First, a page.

(Jealousy, Envy, Fits of Anger)=Selfishness Manifested

I feel like Yoda, “fear leads to anger, anger leads to hate, hate leads to suffering…”

There is a definite link between all of these sins of discord, and it is unfortunate indeed. The above three are at the root of the matter. At the very heart of all divisions among believers is jealousy. As noted, jealousy could essentially be used in conjunction with selfishness.

A selfish person is out to make himself great, or relieve pain and stress from his own life, meanwhile neglecting others. So it manifests itself in these three sins. Now, there is a time of anger (godly anger being that against social injustice or disunity among believers), and God is described as jealous (Ex. 20:5 and many others). But this is refering to jealous and anger that stems from selfishness.

My example

Billy is Jim’s friend. One day, Jim decided that instead of hanging out with Billy (as they had done all week) he would hang out with his friend Jack from Chicago whom he hadn’t seen in over two years. Billy is immediately selfish, and thus jealous of Jack, and envious of their friendship. This shows itself when, in a fit of (selfish) anger, Billy decides to not bring Jim fishing with him so that Jim can think about how he should be a better friend towards Billy. That is selfishness manifested in jealousy, envy, and a fit of anger. Ultimately- it is pride. Billy is prideful, thinking that he is the only one worth spending time with and prideful in thinking that any other friends that come in must have less time with Jim then Billy does. Do you understand how stupid that is?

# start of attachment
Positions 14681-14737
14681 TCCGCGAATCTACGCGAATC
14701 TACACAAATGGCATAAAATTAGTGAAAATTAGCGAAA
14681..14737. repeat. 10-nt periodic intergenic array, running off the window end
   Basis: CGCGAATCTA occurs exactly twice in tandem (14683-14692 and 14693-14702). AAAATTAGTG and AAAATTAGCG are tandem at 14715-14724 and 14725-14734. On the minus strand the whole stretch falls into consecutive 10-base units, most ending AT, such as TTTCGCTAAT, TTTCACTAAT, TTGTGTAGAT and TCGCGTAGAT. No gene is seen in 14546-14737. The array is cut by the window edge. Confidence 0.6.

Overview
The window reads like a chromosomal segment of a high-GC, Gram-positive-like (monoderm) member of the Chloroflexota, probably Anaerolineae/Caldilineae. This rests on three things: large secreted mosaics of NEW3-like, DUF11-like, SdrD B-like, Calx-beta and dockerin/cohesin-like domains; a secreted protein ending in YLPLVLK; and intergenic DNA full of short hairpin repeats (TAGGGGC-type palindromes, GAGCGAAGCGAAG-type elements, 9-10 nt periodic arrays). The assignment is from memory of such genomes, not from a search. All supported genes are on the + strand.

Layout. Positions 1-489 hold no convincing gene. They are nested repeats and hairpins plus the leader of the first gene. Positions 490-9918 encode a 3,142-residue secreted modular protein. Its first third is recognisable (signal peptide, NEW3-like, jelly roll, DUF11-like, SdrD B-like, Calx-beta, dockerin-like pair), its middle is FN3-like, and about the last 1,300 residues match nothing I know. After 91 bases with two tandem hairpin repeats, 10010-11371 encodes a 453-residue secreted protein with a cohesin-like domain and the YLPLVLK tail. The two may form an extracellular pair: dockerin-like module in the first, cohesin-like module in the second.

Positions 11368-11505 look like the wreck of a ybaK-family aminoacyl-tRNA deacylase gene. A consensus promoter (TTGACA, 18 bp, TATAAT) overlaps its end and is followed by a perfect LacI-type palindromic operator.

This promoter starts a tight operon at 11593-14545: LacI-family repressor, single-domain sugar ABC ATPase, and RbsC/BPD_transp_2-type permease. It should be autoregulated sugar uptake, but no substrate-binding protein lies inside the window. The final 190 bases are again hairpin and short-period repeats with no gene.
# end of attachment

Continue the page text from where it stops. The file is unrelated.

Enmity, Strife, Rivalries, Dissension, Divisions

These selfish actions lead to the above outcomes if they are not checked and corrected. Following the example I gave, there then is an enmity, which leads to strife between Billy and Jack. The two begin to be rivals for Jim’s attention. Dissension follows with the ugly outcome of division. Billy and Jim are no longer friends. The relationship between Jack and Billy is strained and eventually broken, and the three are in dire need of reconciliation.

The Only Hope

What if we start the story again. Only this time, Billy understands a few things:

  1. The world (and more specifically Jim) does not revolve around him
  2. He doesn’t have to always be with Jim to be his friend
  3. We need more than just one person impacting our life
  4. Christ suffered greater rejection than anyone ever (even God the Father turned His back on Him)
  5. Christ did not react in this manner, but instead gave his life for the Church
  6. As told by Philippians 2, we are supposed to reflect this humility